OK, this is an interesting case to expand on.  Can you describe more about what such a game would be like?  Perhaps a hypothetical or real example?  By definition it is Theme/Decentralized, but not Narrativists.  So the players are empowered to control how the game goes, and they are focused on creating theme -- but the game is definitely not Narrativist.  Your house example is fine as Immersion/Decentralized, but as you say it doesn't have Theme.  

Quote from: M. J. Young
  That, though, raises what I think is an emerging issue concerning narrativism--the thing that has bothered Ralph for some time, and I think has bothered me, too. In most discussions the assertion is made that the referee is one of the players, acting in a specific role in the game. In discussing address of premise, though, it is not permitted that the referee should have too much control over it, or it is not narrativism. I'm struggling with that myself. If we hit the place where centralization results in illusionism, then no one except the referee has any power to do anything meaningful; but in that case, no one is expressing their creative agendum except the referee, because he is stifling their efforts (in ways that are presumably skillful enough that they don't know it). They aren't really expressing narrativism, or gamism, or (I would say) simulationism. In illusionism, we may watch players struggle to assert a creative agendum, and we may see a creative agendum emerge from the referee's efforts, but the entire process is extremely dysfunctional and difficult to analyze in any meaningful way.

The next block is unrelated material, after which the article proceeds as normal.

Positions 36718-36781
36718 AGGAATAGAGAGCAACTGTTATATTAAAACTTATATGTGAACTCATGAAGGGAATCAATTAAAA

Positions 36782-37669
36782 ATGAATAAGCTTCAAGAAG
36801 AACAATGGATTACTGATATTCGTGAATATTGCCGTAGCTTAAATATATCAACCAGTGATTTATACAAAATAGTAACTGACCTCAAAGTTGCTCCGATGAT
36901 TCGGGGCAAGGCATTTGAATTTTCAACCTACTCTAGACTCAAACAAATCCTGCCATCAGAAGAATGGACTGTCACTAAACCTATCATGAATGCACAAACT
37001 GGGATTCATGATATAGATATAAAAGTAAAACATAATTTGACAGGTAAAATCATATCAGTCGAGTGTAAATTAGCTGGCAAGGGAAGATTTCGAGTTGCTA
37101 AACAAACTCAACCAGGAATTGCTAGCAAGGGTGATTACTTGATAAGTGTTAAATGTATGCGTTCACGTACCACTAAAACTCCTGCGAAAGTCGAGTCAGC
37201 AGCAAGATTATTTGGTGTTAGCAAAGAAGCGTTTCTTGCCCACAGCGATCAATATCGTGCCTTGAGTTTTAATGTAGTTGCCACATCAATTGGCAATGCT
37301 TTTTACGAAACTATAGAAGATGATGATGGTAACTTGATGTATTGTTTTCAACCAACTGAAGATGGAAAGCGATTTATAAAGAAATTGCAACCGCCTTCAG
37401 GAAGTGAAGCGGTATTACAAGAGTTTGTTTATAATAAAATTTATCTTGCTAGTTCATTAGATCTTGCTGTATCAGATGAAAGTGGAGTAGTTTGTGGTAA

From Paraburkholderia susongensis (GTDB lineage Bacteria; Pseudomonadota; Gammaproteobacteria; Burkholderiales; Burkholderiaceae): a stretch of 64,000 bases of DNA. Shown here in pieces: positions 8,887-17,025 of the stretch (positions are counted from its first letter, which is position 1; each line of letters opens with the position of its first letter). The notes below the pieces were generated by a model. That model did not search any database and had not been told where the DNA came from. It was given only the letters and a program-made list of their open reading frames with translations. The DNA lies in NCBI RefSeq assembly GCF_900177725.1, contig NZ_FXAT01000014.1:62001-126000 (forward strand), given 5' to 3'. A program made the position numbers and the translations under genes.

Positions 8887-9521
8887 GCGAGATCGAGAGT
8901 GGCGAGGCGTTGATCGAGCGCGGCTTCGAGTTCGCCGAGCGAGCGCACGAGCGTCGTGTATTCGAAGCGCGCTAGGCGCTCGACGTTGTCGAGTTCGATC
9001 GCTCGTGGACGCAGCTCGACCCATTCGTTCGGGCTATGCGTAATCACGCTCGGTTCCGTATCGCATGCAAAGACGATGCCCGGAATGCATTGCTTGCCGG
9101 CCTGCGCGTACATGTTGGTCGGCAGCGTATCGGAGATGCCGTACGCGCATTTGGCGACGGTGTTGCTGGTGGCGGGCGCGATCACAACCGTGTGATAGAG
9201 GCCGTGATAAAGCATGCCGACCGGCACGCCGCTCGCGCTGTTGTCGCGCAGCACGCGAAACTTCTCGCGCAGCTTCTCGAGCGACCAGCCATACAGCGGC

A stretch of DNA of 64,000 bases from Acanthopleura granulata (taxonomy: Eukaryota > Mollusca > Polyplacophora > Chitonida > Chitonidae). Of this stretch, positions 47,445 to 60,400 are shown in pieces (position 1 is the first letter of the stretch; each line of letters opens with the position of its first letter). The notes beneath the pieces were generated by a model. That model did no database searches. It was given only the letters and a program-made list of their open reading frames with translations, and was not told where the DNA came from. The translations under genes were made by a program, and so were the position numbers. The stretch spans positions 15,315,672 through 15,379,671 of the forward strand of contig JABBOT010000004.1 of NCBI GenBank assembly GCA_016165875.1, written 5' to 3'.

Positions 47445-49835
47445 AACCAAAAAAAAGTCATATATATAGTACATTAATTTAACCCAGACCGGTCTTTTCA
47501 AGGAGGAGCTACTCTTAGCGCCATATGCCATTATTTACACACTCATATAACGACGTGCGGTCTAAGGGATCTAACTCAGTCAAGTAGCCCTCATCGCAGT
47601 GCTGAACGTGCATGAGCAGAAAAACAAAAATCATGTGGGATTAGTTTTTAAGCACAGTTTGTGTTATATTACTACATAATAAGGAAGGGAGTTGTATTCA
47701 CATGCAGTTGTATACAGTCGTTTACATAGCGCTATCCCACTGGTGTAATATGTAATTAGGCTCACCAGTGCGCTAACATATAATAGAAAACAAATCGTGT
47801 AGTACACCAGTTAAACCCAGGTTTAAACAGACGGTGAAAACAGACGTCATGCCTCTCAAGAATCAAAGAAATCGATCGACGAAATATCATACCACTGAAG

Actually, this is a good point.  I think this is a relation between Mike's 3D model and Ralph's revised-GNS.  The 3D model has three different categories of centralized play.  Ralph (aka Valamir) essentially places all centralized play into a single bucket -- which is considered Creative-Agenda-less play.  However, I suspect that he is also more stringent about what is "centralized".  In other words, it has to be very heavily GM-forced to be CA-less.  

Offhand, I prefer the 3D model.  It seems to me that even within heavily GM-dominated play, there is still a distinction of focus (i.e. Theme, Challenge, or Immersion).


Title: More on 3D Model
Post by: Ron Edwards on August 30, 2004, 09:34:22 AM
Hello,

M.J., when your "decentralized Simulationist" play does acquire theme through the decisions of the people involved, then it's Narrativist play.